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Study Identifies Risk Factors of Long-Term Mortality in Sepsis Survivors

A new study finds that age, sex, and site of infection can increase the risk of long-term mortality in the first 5 years following sepsis survival.

Sepsis survivors have a greater risk of long-term mortality than patients hospitalized for other reasons, and a new study by investigators in the United Kingdom has found that older males with certain sites of infection had the greatest risk of long-term mortality.

Each year in the United States, approximately 1.7 million adults develop sepsis, leading to 270,000 deaths annually. For those who survive, the risk of mortality following hospital discharge continues to be higher than that of the general population, and about 1 in 6 sepsis survivors die within the first year following hospitalization for sepsis. In a new study published in the journal JAMA Network Open, investigators assessed how factors such as age, sex, site of infection, and other patient characteristics were independently associated with long-term mortality in a sepsis survivor population.

“When studying risk factors for long-term mortality in sepsis survivors, the factors associated with short-term mortality may overwhelm and disguise factors associated with long-term mortality—as observed in many sepsis epidemiology studies included in the recent systematic review,” the investigators wrote. “The reason for this is that an increase in sepsis severity may worsen cumulative long-term mortality by increasing hospital mortality.”

The 5-year study included a sepsis survivor cohort of 94,748 patients over the age of 16 years admitted to 192 adult general critical care units in England from April 1, 2009, to March 31, 2014. The mean patient age was 61.3 years, 54% were male, and 46.3% of patients had a respiratory infection. Among the sepsis survivors, 15% died by 1 year following hospital discharge, while 6% to 8% died each year over the next 5 years. Increasing age, male sex, 1 or more severe comorbidities, prehospitalization dependency, and nonsurgical status increased the risk of long-term mortality. In addition, the risk of long-term mortality differed by site of infection at index critical care admission for sepsis. Patients with respiratory and cardiovascular sepsis sites had a slightly greater risk for long-term morbidity, as did those with 2 or 3 organ dysfunctions compared with those with single organ dysfunction.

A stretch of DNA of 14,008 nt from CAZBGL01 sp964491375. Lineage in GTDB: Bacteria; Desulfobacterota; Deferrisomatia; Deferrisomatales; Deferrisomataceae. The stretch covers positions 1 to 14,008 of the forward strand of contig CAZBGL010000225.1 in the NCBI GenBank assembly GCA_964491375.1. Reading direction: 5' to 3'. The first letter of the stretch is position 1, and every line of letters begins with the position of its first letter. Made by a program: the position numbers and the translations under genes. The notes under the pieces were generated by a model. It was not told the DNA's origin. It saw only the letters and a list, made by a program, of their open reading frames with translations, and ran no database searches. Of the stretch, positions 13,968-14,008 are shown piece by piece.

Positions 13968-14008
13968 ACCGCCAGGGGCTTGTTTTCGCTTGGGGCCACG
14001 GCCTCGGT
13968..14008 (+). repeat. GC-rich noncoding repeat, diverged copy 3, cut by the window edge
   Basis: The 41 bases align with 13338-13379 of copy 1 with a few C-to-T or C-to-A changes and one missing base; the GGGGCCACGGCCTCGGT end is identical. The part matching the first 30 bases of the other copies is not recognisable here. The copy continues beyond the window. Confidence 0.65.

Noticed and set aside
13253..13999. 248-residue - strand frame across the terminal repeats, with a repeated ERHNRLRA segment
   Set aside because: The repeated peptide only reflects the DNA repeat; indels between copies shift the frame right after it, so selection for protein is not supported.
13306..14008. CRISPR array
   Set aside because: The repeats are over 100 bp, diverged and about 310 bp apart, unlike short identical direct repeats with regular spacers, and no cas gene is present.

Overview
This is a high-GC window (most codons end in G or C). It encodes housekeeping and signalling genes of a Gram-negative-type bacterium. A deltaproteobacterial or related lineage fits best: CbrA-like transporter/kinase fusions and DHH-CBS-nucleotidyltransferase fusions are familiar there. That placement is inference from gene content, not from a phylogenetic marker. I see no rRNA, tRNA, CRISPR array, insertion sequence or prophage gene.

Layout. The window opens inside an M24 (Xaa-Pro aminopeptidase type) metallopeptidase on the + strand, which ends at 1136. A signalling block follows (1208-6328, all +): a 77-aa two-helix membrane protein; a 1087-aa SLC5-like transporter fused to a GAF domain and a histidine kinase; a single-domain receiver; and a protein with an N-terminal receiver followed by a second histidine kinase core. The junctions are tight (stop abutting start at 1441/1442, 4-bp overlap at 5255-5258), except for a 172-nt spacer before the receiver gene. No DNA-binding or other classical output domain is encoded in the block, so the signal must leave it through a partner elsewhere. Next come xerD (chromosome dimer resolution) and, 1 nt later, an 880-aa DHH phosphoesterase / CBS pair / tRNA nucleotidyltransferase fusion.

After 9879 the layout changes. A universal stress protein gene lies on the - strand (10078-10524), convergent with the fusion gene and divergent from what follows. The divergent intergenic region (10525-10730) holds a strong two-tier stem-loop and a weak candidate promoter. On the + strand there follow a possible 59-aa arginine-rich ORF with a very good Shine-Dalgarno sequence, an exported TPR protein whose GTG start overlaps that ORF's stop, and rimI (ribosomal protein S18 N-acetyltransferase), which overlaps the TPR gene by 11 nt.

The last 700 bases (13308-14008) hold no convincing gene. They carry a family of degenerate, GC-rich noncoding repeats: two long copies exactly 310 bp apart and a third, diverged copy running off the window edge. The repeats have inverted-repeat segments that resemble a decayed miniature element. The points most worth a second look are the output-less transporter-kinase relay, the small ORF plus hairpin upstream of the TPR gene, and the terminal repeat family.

“When these factors independently associated with long-term mortality from our results are considered with those from the literature, it indicates that sepsis survivors both retain risk from index critical care admission for sepsis but also accumulate additional risk following hospital discharge from their worsening preexisting comorbidities and/or new comorbidities both of which are associated with increased risk of long-term mortality,” the research team reported. “Thus, our study makes a case for understanding how management following discharge could alter sepsis survivors’ risk of long-term adverse outcomes.”

To reduce long-term mortality, investigators say their findings will fuel efforts to target sepsis survivors and design interventions for those at risk. Future interventional trials, they suggest, may include clinical practice interventions such as extended follow-up care either by primary care physician or with targeted follow-up clinics or immunological interventions informed by acute sepsis illness biology.